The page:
Ctek D250s

Submitted: Monday, Apr 22, 2013 at 19:24
ThreadID: 101822 Views:4479 Replies:9 FollowUps:13
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I am thinking of mounting one under the bonnet in Land Cruiser a with a Turbo but I was wondering about the heat? I see Redarc have one which they say can take up to 80c but is a $100 dearer has anyone mounted one and how is it going.


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Reply By: Notso - Monday, Apr 22, 2013 at 20:00

Monday, Apr 22, 2013 at 20:00
They do state in the manual that if the unit gets too hot then it reduces the charging rate.

Is it to charge an under bonnet battery.
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Follow Up By: Member - 2517. - Monday, Apr 22, 2013 at 20:59

Monday, Apr 22, 2013 at 20:59
Yes thats my intention,but the solar hook up is my main reason.
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Reply By: Member - Serendipity(WA) - Monday, Apr 22, 2013 at 20:02

Monday, Apr 22, 2013 at 20:02
The good thing about the Ctek is they are water proof but the bad thing is they don't like the heat. The Redarc I think has a built in cooling fan so it can handle more heat but it is not water proof.

I have read that lots of people have trouble with the heat under the bonnet for the Ctek and some end up mounting them behind the grill. I have seen someone run the heat sensor cable to the grill to it will stay cool.

I have my Ctek charger in the camper so no problems with heat.

For the landcruiser and charging the second battery I have added an alternator booster diode like you can buy from Sidewinder - who is a member on this site.

http://www.sidewinder.com.au/page159aa.html

With this it will pump up the amount the alternator is putting out so my second battery gets a full charge. Previously my starter battery would get 13.4 to 13.8 and now it gets 14.2 to 14.5. This allows the second battery to get a decent charge. I then have a Sidewinder battery isolator kit.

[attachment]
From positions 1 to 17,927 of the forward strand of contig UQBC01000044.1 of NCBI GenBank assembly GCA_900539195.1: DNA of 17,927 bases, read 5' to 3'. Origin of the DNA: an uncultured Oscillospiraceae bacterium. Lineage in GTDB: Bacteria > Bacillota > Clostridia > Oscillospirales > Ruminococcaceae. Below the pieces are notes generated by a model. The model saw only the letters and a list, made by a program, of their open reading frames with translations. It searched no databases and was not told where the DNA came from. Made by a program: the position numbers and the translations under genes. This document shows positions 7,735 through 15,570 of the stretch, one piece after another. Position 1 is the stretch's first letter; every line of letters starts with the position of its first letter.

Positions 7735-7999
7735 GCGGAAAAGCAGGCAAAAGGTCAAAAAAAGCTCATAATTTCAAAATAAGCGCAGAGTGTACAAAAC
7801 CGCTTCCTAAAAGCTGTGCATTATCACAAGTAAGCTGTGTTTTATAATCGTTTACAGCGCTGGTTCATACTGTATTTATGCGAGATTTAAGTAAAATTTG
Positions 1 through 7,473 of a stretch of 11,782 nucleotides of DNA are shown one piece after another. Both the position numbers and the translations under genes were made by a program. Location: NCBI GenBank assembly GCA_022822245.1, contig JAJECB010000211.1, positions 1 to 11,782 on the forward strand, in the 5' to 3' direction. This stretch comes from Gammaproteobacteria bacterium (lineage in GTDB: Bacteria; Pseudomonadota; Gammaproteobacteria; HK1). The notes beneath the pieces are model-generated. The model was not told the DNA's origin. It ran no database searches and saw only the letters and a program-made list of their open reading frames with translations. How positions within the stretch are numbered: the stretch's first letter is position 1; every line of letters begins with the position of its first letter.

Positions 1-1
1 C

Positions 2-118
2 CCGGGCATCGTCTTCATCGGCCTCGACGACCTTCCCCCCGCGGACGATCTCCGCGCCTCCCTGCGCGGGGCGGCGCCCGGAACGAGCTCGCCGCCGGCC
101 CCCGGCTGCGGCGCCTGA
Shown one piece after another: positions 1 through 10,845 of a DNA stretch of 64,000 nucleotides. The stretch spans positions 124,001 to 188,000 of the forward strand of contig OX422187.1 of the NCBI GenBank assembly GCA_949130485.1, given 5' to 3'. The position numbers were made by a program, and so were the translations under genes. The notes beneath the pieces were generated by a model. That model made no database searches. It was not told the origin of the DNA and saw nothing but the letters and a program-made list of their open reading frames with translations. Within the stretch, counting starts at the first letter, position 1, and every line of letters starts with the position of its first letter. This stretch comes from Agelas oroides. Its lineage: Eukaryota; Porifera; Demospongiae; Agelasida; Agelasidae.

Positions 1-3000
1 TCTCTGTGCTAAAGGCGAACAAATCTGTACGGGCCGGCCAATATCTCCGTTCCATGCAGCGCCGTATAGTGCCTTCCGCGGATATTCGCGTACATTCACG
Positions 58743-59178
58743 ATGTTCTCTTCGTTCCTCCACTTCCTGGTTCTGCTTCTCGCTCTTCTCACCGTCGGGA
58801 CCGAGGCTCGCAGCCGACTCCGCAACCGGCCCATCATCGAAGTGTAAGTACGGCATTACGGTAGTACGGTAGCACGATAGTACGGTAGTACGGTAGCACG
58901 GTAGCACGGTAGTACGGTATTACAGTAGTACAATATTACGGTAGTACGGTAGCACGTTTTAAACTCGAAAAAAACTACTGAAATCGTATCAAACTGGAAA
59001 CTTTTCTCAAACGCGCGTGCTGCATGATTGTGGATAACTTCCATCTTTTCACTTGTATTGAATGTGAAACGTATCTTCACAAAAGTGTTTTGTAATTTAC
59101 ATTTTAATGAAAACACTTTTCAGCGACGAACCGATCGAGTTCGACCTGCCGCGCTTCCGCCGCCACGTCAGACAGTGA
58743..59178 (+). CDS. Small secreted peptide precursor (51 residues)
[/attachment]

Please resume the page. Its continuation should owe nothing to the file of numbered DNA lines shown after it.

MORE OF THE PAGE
I know the Ctek will do all this but I go this stuff before I knew about the Ctek.

Hope that makes sense.

Cheers

Serendipity


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Follow Up By: olcoolone - Monday, Apr 22, 2013 at 20:13

Monday, Apr 22, 2013 at 20:13
The RedArc BCDC1220-40 are IP67 rated and can be submerged in water, the Ctek is IP65 and can not be submerged.

None of the RedArc BDCD's have a fan and neither does the BMS.

The RedArc will handle 80 deg C. plus but starts derating around 65 Deg C.

We mount the BCDc's usually in front of the radiator in the air flow to help keep cool.
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Follow Up By: olcoolone - Monday, Apr 22, 2013 at 20:14

Monday, Apr 22, 2013 at 20:14
Ops the RedArcs are IP68 rated.
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Follow Up By: Member - Serendipity(WA) - Monday, Apr 22, 2013 at 20:19

Monday, Apr 22, 2013 at 20:19
thanks for that Olcoolone

I was not too sure on the Redarc so really I should have looked it up.




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Follow Up By: Member - Frank P (NSW) - Monday, Apr 22, 2013 at 22:27

Monday, Apr 22, 2013 at 22:27
Serendipity,

"I have seen someone run the heat sensor cable to the grill to it will stay cool."

I hope you set them straight, mate. It's a silly thing to do. The temp sensor is supposed to sense the temperature of the BATTERY so the charger can give a temperature compensated charge.

By all means keep the body of the unit cool, but having the temp sensor in the airstream at the grill will tell the charger that the hot battery is cool. That could result in a cooked battery.

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FrankP